This comes up over and over whenever I consult with entrepreneurs and writers: they’ve done a giveaway and nothing happened. People are often encouraged to do giveaways as part of their marketing strategy, but most of the time, they’re not told how to plan a giveaway strategy. This means that most (if not all) of them end up wasting time and resources and end up feeling quite bitter about giveaways.
Although I caution not to rely too much on giveaways for marketing, the right giveaway strategy can help you build goodwill among your fans, create interest in your product or service among people who haven’t heard of you, and help you collect all-important data. But you have to make sure that you watch out for these three common mistakes.
Giveaway strategy mistake #1: lack of goals
I see this most often when authors do book giveaways. An author I’m acquainted with recently gave away an advance reader copy of her soon-to-be-released book on Facebook as part of her promotions. The post got 50 likes, all from her family and friends who already know she has a book coming out. She did the giveaway, and the advance reader copy went to a friend of hers.
So how is this supposed to help with book marketing? I asked her what her giveaway strategy was, and she said that giving away books helps create buzz. I asked what kind of buzz and she said that the winner would post about it on Facebook. It’s enough to make you weep.
When you plan your giveaway strategy, you need to make sure you have a concrete goal that you can later use to measure the success or failure of your giveaway. Is your goal to reward your core believers? Is your goal to introduce a new product or service? Or is your goal to piggyback a paid service or product onto the giveaway?
Knowing your giveaway strategy goal means that you can set up the giveaway properly. For example, if it’s to reward your core believers, then your giveaway should be a premium or added value product or service for them. That way, they feel that you appreciate their loyalty, and they’re excited to talk about this with other fans. This is an actual giveaway strategy instead of just providing a crappier version of what you’re trying to sell, like my author acquaintance.
Giveaway strategy mistake #2: wrong audience
A restaurant client of mine in Hong Kong had a giveaway strategy in partnership with a local lifestyle magazine. Every three months, they would give away a free meal through the magazine’s Facebook page. But despite what seemed to be a lot of people joining, there was no increase in customers or even follows on the restaurant’s own page.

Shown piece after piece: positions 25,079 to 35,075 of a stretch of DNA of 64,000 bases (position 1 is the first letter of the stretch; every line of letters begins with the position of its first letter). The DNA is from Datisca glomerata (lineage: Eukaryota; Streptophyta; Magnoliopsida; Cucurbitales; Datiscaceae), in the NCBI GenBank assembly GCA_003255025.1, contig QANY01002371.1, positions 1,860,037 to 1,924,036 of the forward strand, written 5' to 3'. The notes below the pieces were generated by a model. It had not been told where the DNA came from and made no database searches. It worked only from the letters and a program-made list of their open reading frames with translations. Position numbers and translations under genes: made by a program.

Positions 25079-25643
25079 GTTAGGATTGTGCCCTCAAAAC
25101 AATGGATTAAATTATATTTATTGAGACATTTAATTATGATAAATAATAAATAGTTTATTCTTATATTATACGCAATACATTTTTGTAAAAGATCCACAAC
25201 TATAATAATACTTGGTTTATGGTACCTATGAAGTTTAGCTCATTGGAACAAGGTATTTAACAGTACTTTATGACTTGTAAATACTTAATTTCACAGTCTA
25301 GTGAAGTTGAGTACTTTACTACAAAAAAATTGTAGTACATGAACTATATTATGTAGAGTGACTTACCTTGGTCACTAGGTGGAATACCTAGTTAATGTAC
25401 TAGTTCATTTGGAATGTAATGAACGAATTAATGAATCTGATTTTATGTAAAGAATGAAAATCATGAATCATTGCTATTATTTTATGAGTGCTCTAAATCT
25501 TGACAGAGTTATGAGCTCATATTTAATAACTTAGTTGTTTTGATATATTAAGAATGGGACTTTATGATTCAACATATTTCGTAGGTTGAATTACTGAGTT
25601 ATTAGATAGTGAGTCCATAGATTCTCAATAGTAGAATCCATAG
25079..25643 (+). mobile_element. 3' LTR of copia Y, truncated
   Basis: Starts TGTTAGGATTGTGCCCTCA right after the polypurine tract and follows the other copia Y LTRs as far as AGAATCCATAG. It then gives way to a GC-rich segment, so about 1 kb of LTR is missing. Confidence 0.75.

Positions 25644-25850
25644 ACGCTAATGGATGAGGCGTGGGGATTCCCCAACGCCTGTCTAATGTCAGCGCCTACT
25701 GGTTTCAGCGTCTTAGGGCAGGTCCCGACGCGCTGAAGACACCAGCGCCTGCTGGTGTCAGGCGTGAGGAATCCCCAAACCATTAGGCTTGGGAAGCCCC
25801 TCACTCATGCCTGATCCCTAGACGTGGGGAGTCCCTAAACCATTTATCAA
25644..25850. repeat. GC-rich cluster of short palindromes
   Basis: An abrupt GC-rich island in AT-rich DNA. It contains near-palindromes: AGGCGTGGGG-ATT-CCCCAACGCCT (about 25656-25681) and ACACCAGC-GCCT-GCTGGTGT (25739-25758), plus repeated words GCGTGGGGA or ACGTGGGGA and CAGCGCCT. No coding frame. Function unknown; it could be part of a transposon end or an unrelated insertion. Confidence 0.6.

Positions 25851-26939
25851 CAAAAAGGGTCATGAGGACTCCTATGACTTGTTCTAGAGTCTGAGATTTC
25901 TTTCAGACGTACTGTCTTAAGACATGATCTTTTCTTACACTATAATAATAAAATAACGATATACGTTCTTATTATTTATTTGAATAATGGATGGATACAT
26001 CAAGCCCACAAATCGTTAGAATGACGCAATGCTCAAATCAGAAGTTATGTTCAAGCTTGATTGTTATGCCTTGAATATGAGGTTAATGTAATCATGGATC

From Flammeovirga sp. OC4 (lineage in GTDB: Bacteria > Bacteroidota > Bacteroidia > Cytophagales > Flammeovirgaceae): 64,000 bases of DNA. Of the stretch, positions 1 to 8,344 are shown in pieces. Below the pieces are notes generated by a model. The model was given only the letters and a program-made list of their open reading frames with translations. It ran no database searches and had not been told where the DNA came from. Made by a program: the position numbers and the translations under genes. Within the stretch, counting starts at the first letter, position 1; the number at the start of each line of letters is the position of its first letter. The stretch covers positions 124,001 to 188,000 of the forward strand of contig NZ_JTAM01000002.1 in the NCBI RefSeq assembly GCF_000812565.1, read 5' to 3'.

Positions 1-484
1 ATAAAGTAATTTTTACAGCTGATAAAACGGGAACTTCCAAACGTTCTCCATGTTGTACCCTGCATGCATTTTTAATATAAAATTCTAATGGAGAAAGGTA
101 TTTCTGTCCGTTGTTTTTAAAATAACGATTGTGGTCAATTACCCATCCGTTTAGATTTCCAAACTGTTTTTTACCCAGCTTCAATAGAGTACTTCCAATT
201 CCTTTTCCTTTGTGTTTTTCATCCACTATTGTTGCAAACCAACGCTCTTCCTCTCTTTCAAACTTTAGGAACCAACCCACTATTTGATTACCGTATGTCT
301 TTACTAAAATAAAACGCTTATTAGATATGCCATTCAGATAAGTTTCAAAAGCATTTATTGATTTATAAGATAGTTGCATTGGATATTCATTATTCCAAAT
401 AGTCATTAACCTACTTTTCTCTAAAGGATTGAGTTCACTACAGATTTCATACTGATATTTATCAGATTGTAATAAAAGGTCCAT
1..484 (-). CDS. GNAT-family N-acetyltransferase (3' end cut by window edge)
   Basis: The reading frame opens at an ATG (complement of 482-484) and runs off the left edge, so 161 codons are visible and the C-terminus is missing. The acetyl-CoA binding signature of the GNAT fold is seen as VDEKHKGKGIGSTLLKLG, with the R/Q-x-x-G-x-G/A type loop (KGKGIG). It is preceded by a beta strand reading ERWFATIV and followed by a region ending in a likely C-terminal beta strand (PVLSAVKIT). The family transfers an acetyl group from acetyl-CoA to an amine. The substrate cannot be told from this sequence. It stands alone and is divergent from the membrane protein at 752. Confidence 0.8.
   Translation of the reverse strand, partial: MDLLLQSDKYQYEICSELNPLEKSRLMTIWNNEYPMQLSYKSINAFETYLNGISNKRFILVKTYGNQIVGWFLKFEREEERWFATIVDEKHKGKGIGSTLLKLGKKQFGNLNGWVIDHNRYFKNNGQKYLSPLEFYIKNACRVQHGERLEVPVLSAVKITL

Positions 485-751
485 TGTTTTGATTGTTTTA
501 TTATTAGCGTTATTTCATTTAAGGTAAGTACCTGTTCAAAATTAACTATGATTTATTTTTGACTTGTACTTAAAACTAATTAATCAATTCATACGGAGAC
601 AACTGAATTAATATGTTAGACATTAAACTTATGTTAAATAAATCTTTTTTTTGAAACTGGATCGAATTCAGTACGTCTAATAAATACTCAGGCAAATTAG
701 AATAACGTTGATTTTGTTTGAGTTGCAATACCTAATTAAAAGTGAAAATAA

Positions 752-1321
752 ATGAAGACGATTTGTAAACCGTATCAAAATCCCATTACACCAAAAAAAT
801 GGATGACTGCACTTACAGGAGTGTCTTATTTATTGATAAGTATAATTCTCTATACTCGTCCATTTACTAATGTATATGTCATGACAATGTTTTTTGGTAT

It turned out that many of the people who joined the giveaway were fake accounts set up just to constantly join giveaways. The other people who joined were mostly college kids or fresh graduates hoping for a free fancy meal that they normally couldn’t afford.
So what happened? It turned out that the magazine turned a blind eye to fake accounts so that it would look like their giveaways were popular.
Their readership was also made up of people who didn’t fit the restaurant’s customer profile. The restaurant’s clientele were mostly older and affluent—not the young readership the magazine targeted.
The right giveaway strategy always answers the question: who is this for? Knowing this will give you an idea of the right product or service as a giveaway, as well as the best way to reach people. If your giveaway strategy goal is to reach out to new clients or fans, think of a specific group of people and where you can best reach them. What would they appreciate from you that would lead them to buying your product or service, plus spreading good word of mouth?
Giveaway strategy mistake #3: branding failure
When assessing your giveaway strategy, one thing that you need to always keep in mind is that you should be creating a brand experience. Does your giveaway create the connection or emotion you want to associate with your brand? Or is it a dead end, like the advance reader copy giveaway I mentioned earlier?
People find experiences more memorable and worthwhile than product giveaways (unless those products are very rare or expensive). If you are a bespoke tailor specializing in high-end suits, give away grooming or etiquette lessons. If you’re an author of a book where the main character is an expert on wine, give away a wine tasting. People love to share experiences on social media—the more unique and special, the better. They’re less likely to brag about winning a product.
There are a lot of reasons that giveaways work. But the important part of this equation is “strategy”–to be fair, this applies to all promotions and marketing. Draw up a plan and a timeline and you’ll see better results next time you have a giveaway.